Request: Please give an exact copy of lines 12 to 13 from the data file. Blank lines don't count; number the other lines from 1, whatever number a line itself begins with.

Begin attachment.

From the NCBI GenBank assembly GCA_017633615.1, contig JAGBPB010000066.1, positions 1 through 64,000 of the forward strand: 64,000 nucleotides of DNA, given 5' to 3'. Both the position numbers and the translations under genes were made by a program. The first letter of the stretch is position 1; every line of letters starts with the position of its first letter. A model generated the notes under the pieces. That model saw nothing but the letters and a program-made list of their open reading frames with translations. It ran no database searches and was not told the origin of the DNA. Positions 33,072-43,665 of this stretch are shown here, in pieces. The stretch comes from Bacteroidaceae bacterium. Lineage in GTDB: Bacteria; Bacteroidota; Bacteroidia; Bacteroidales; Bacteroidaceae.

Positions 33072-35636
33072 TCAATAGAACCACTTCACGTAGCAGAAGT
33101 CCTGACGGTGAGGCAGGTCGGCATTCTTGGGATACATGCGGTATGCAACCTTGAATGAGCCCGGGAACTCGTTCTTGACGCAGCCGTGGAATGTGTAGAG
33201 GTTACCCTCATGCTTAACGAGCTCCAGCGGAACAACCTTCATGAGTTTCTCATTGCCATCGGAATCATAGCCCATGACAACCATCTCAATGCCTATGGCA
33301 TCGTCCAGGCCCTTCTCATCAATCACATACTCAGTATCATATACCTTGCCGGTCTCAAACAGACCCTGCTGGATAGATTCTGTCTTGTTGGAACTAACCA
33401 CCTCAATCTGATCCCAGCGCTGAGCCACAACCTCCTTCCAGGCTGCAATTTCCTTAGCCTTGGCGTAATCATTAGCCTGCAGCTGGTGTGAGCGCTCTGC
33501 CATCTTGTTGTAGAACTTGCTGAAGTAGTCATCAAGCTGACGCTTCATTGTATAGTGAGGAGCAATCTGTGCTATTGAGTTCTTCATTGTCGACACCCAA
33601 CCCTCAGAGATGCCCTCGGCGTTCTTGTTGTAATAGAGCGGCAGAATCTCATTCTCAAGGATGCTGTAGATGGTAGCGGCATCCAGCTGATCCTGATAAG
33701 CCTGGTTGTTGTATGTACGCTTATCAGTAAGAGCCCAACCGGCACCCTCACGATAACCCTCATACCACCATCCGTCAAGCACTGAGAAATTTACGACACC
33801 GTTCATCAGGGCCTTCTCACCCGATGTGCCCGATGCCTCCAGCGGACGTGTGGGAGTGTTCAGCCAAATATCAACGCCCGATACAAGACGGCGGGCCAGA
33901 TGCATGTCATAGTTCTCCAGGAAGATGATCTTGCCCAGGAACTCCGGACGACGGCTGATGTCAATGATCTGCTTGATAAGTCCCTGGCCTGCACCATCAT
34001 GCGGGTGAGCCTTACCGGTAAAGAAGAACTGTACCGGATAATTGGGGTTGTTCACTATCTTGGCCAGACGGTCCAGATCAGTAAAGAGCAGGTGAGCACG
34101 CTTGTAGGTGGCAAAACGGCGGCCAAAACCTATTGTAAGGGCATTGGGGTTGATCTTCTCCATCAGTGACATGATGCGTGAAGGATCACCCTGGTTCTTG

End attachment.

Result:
33901 TGCATGTCATAGTTCTCCAGGAAGATGATCTTGCCCAGGAACTCCGGACGACGGCTGATGTCAATGATCTGCTTGATAAGTCCCTGGCCTGCACCATCAT
34001 GCGGGTGAGCCTTACCGGTAAAGAAGAACTGTACCGGATAATTGGGGTTGTTCACTATCTTGGCCAGACGGTCCAGATCAGTAAAGAGCAGGTGAGCACG